Centre for Cognitive Neuroimaging

Transcranial magnetic stimulation (TMS) is a non-invasive technique to stimulate a restricted part of the cortex. Developed in the 1980s, it has been used first for clinical diagnostic but rapidly growing interest has shown potentials for TMS as a therapeutic tool in Psychiatry, as well as an investigative tool in Cognitive Neuroscience.

How does TMS work?
TMS is based on the laws of electromagnetic induction: a current passing through a coil of wire generates a magnetic field perpendicular to the current direction in the coil. A rapid change of this magnetic field elicits in turn a transient electric field. This electric field affects the membrane potential of the nearby neurons, which may lead to depolarization and neuron discharging or interfere with the ongoing action potentials. Commercially available stimulators offer the possibility to generate peak of magnetic field up to 2.5 tesla, with frequencies up to 30 Hz. Since the magnetic field decreases rapidly (1/distance2) only the most external parts of the brain can be targeted with TMS.

Time course and order of amplitudes of the events occurring
during a TMS pulse. (from Jalinous, 1998, Magstim Company)


Example of a figure-of-eight TMS coil. Two coils are juxtaposed with the currents being discharged in opposite directions. The induced electric fields add up so that the peak of the electric field is located at the junction between the two coils. (a, b ,c) photograph and in plane and transversal X-Ray of the coil. (c,d) Induced field two centimetres above the coil.

What are the applications in cognitive neuroscience?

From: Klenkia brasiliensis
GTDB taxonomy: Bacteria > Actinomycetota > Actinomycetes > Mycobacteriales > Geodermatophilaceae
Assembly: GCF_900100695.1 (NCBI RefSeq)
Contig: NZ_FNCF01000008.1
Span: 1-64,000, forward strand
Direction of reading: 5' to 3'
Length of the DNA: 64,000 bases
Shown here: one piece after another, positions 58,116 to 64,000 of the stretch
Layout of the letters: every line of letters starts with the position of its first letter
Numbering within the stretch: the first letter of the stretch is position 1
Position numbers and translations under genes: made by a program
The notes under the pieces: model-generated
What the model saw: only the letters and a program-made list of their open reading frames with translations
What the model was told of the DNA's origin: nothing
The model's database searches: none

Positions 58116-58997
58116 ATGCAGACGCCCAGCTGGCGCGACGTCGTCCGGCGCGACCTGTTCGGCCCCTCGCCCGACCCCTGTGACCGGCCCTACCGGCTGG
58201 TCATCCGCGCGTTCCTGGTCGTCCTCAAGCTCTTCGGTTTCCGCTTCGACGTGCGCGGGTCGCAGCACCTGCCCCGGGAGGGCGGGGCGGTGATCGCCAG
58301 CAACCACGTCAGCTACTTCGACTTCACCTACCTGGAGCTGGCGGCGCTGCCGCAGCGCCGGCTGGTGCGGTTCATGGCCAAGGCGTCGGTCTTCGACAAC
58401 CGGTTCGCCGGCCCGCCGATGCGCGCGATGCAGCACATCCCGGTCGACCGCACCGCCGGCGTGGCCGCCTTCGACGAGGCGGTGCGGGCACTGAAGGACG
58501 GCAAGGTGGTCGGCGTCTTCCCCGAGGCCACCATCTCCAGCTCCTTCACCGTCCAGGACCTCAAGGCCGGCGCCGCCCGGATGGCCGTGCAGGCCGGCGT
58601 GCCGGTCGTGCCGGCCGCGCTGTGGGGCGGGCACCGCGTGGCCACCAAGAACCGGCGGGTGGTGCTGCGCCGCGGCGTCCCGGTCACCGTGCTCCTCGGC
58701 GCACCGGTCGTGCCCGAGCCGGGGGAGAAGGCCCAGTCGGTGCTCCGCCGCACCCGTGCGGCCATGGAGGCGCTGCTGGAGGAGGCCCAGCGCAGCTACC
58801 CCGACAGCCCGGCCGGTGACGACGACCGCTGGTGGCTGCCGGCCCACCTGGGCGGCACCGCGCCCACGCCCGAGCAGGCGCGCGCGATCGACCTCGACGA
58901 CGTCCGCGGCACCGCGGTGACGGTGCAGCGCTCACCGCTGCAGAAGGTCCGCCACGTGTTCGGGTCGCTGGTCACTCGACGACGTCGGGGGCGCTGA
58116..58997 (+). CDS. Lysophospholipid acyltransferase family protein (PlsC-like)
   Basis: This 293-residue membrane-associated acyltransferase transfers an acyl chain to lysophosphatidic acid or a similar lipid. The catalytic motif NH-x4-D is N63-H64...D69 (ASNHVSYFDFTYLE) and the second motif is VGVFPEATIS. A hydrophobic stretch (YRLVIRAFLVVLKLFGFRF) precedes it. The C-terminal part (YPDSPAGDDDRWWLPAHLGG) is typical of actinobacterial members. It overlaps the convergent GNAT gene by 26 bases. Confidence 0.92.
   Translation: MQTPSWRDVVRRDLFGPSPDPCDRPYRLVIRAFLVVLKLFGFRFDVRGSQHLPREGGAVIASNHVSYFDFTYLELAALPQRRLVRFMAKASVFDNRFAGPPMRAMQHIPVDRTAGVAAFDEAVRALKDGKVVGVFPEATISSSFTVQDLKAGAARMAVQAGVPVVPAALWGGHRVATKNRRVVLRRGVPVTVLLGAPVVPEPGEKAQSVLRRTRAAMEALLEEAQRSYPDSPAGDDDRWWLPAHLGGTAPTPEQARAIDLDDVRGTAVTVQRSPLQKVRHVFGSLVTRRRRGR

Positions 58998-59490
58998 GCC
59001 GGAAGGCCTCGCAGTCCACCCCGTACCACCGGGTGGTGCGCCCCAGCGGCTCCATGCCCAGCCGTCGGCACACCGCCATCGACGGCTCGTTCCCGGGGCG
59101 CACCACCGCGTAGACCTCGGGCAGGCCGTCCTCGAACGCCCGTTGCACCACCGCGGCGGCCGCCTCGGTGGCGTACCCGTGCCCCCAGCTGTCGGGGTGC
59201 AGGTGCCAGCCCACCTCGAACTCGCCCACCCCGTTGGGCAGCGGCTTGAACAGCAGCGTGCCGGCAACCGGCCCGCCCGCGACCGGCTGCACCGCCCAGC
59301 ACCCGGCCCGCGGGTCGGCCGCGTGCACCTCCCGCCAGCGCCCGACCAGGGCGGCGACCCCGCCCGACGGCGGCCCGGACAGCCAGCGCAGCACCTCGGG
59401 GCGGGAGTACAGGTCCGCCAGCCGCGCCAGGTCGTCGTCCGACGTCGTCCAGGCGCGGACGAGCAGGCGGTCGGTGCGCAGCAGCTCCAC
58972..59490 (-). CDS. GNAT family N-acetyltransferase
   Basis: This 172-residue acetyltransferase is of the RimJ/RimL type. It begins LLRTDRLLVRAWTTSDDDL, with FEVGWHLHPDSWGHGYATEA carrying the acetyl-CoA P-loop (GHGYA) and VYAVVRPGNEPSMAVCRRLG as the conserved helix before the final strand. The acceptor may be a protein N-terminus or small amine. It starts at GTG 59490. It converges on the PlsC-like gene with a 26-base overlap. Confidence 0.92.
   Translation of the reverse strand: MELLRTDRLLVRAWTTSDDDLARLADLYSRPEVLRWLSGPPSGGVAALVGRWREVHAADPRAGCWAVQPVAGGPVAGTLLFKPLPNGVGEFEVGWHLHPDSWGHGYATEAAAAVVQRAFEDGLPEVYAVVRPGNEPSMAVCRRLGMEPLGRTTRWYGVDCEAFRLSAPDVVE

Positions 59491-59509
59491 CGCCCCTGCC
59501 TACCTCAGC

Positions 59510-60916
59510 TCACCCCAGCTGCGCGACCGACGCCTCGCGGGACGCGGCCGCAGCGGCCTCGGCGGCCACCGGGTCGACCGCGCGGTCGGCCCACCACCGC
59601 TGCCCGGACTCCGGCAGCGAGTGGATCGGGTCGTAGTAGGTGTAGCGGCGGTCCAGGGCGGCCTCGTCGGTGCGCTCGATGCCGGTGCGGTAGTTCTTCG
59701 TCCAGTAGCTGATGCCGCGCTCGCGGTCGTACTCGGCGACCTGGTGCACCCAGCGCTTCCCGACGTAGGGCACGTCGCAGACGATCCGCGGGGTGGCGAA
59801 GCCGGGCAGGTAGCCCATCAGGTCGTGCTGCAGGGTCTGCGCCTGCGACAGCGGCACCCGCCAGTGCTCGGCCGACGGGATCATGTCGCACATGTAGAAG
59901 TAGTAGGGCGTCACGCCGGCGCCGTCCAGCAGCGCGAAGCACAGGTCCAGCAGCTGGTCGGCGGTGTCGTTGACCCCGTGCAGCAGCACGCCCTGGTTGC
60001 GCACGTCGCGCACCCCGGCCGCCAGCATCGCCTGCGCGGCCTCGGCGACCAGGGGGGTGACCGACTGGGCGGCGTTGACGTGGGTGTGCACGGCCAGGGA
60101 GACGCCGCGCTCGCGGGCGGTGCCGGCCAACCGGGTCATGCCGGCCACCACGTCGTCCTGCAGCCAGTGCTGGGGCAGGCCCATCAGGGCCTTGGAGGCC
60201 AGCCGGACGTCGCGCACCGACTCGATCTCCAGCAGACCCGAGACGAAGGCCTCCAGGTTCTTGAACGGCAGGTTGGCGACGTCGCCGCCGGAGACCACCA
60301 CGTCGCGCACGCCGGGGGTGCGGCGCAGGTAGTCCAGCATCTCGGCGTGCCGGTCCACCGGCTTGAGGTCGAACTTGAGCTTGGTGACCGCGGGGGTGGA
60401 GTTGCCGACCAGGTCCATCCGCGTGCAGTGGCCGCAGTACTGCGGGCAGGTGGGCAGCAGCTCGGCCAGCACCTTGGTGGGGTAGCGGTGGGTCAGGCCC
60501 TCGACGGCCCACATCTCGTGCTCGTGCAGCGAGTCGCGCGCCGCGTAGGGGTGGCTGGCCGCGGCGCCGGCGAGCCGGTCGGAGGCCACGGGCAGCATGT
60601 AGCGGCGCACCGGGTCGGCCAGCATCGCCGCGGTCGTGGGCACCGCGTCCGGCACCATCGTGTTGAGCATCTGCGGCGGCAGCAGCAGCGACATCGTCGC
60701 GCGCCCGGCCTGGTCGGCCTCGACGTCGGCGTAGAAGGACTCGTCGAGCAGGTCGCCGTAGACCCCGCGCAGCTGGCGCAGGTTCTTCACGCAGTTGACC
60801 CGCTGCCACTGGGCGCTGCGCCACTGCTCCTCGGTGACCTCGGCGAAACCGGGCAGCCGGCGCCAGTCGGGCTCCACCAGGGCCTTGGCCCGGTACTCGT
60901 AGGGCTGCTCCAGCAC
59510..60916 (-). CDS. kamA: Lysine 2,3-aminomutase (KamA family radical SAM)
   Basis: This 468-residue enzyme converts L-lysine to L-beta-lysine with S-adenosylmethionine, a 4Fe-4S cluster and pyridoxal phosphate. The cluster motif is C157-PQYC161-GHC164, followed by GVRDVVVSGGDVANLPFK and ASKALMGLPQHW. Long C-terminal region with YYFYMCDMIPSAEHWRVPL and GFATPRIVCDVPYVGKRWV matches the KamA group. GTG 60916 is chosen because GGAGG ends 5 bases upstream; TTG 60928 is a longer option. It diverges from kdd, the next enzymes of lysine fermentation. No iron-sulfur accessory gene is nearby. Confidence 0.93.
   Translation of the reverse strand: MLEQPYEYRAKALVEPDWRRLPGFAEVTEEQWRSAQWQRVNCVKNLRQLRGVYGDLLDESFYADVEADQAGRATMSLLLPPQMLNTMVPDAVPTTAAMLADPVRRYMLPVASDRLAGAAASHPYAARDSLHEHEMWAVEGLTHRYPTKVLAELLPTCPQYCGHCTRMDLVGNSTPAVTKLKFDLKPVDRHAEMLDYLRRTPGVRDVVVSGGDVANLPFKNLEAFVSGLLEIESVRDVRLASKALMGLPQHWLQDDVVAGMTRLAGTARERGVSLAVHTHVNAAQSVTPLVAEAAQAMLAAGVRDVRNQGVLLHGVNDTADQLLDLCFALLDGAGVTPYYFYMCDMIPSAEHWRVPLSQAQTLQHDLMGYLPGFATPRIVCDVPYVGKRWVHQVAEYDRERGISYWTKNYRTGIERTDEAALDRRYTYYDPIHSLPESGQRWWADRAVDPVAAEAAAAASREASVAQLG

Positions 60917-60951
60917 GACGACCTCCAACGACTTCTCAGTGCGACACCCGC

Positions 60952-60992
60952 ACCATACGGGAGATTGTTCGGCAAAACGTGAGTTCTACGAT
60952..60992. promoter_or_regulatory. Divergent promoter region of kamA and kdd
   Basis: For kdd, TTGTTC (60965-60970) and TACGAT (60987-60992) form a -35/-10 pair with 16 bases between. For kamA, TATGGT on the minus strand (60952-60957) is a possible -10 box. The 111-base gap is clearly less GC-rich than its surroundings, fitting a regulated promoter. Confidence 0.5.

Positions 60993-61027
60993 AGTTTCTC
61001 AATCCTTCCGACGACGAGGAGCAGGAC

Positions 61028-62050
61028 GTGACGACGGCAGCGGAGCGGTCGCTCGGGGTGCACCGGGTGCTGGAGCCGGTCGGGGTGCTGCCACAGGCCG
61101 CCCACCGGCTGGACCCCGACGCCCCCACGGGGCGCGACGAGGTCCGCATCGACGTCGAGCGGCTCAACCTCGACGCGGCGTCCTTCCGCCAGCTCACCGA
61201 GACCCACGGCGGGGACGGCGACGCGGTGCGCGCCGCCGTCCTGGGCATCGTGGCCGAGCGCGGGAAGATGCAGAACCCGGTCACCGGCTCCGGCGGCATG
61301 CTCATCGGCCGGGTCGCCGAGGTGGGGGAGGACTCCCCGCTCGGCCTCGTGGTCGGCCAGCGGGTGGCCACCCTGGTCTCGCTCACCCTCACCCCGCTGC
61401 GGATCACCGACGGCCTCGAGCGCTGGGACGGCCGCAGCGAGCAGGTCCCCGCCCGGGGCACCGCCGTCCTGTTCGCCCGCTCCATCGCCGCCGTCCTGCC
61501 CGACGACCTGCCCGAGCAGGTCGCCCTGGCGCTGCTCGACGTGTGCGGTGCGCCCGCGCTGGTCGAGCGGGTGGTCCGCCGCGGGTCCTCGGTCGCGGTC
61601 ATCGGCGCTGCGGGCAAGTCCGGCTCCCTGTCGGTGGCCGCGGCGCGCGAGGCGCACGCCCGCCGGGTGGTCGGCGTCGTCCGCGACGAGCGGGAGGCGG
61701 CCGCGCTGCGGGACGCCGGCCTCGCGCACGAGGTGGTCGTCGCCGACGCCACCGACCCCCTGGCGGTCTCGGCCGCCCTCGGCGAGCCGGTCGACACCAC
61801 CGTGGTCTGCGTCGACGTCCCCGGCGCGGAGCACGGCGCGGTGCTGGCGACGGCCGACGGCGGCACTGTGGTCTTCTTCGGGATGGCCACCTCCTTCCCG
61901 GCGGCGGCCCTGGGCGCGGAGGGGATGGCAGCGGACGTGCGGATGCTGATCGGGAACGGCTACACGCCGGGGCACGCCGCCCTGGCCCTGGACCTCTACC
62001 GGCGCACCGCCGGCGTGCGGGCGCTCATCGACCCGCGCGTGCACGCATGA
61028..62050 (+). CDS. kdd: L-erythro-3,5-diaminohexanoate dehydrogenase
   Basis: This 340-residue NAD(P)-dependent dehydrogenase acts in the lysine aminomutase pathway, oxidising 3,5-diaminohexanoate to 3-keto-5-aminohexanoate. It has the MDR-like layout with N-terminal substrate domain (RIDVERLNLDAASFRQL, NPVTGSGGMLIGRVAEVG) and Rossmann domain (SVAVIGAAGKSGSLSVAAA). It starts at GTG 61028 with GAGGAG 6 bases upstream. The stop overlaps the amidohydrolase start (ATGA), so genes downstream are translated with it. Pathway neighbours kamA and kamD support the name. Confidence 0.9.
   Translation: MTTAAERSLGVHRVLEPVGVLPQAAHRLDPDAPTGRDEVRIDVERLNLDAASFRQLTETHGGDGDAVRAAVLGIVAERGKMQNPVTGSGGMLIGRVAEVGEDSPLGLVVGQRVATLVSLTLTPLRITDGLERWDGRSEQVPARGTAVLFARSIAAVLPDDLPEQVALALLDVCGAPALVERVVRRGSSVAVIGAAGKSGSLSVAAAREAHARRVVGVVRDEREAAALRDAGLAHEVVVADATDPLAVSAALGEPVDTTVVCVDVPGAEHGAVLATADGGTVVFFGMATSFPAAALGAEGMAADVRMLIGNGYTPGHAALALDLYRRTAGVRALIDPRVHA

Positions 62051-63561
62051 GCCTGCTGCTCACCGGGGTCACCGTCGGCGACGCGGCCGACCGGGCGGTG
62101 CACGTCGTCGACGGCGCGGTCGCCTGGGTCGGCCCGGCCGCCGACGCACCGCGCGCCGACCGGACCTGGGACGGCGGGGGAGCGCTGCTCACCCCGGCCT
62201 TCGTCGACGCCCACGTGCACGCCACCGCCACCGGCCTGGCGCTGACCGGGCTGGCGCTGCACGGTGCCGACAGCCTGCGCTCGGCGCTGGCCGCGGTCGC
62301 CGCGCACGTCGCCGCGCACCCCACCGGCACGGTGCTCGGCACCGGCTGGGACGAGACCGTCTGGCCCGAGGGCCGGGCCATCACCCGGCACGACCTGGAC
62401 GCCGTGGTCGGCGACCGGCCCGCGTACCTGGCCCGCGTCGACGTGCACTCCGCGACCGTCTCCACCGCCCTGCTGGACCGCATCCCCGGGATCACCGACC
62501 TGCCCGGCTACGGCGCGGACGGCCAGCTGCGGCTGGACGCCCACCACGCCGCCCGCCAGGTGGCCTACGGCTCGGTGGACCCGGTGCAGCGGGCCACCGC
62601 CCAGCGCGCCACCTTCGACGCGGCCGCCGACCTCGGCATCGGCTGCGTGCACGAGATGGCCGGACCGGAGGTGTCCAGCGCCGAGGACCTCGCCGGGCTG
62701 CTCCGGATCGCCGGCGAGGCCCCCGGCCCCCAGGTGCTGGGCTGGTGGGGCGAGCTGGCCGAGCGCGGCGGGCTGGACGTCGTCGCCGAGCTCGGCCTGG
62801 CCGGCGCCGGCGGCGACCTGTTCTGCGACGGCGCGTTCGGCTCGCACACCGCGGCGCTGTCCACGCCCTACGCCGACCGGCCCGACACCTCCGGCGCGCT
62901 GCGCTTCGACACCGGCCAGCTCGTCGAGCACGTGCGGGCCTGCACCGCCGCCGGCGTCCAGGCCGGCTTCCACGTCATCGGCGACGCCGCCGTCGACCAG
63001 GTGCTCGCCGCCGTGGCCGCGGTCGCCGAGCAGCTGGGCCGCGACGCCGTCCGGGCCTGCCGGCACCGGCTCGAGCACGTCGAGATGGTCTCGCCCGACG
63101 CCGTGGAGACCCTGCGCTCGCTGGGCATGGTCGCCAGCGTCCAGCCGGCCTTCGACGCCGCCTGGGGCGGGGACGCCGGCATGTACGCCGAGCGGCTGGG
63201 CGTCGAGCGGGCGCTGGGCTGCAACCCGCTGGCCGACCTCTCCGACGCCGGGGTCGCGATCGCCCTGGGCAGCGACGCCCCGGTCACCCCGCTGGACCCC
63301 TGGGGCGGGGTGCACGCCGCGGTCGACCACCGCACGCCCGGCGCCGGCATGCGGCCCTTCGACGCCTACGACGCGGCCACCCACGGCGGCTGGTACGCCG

TMS has proven a very useful tool to help us understand the functioning of the normal and pathological human brain. The principal uses of TMS in cognitive neuroscience include:
1) Probing cortical excitability by directly measuring the response to single-pulse TMS applied over primary cortices.  In this case the evoked response, for example, motor evoked potentials for the motor cortex or phosphene intensity for the visual cortex, as well as the TMS intensity threshold necessary to elicit those responses can be used as dependent variables.
2) Interfering briefly with the ongoing cortical activity with single pulse or short trains of high frequency repetitive TMS.  In this case TMS is applied while the participant is engaged in a behavioural task. Changes in performance in trials with TMS as compared to trials without TMS demonstrate the stimulated region was necessary for the processing involved in the task at the moment of stimulation.
3) Inducing long-term (minutes) changes in cortical excitability and connectivity with several minutes of low frequency repetitive TMS. Here participants participate in behavioural, cognitive or brain imaging tests before
and after the administration of, typically, 10-15 minutes of TMS.

How can the brain area of interest be targeted precisely?
In order to make inferences about brain-behaviour relationships, it is crucial to localize precisely the area stimulated by TMS. This is achieved by identifying this area on the high-resolution magnetic resonance image (MRI) of the participant. Then, by using frameless stereotaxy the investigator can position the TMS coil over the scalp so that the peak of electric field is localized on the desired area.


Frameless stereotaxy: In the first step (left), easily identifiable landmarks are marked on the MRI with a cursor and simultaneously on the head of the subject with a position tracking device. By using a set of four landmarks, dedicated software can register the subject’s head to his/her MRI. In the second step (right), the camera tracks a reflecting device attached to the coil relatively to the reference, and the software displays the position of the electric field on the cortical surface.

How does TMS complement other methods in cognitive neuroscience?
Transcranial magnetic stimulation presents the advantage of a precise timing (for single pulse) and relatively good localisation. The main disadvantage is the impossibility to stimulate deep brain structures directly.